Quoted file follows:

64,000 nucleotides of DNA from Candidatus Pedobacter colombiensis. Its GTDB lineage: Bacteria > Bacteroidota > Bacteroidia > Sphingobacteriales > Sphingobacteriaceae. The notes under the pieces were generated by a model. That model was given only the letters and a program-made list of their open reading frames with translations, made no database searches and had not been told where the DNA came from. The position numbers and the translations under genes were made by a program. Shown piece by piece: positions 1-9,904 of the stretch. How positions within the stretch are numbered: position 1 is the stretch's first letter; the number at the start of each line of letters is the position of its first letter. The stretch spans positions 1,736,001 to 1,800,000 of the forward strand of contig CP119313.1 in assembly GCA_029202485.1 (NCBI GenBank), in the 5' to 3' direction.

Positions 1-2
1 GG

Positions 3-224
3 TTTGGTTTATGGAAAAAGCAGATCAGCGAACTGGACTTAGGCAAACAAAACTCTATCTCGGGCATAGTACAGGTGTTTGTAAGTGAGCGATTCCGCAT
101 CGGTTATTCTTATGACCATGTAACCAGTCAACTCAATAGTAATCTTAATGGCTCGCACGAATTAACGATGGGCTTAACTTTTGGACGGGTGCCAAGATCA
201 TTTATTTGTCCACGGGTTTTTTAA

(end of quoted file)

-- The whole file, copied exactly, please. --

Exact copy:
64,000 nucleotides of DNA from Candidatus Pedobacter colombiensis. Its GTDB lineage: Bacteria > Bacteroidota > Bacteroidia > Sphingobacteriales > Sphingobacteriaceae. The notes under the pieces were generated by a model. That model was given only the letters and a program-made list of their open reading frames with translations, made no database searches and had not been told where the DNA came from. The position numbers and the translations under genes were made by a program. Shown piece by piece: positions 1-9,904 of the stretch. How positions within the stretch are numbered: position 1 is the stretch's first letter; the number at the start of each line of letters is the position of its first letter. The stretch spans positions 1,736,001 to 1,800,000 of the forward strand of contig CP119313.1 in assembly GCA_029202485.1 (NCBI GenBank), in the 5' to 3' direction.

Positions 1-2
1 GG

Positions 3-224
3 TTTGGTTTATGGAAAAAGCAGATCAGCGAACTGGACTTAGGCAAACAAAACTCTATCTCGGGCATAGTACAGGTGTTTGTAAGTGAGCGATTCCGCAT
101 CGGTTATTCTTATGACCATGTAACCAGTCAACTCAATAGTAATCTTAATGGCTCGCACGAATTAACGATGGGCTTAACTTTTGGACGGGTGCCAAGATCA
201 TTTATTTGTCCACGGGTTTTTTAA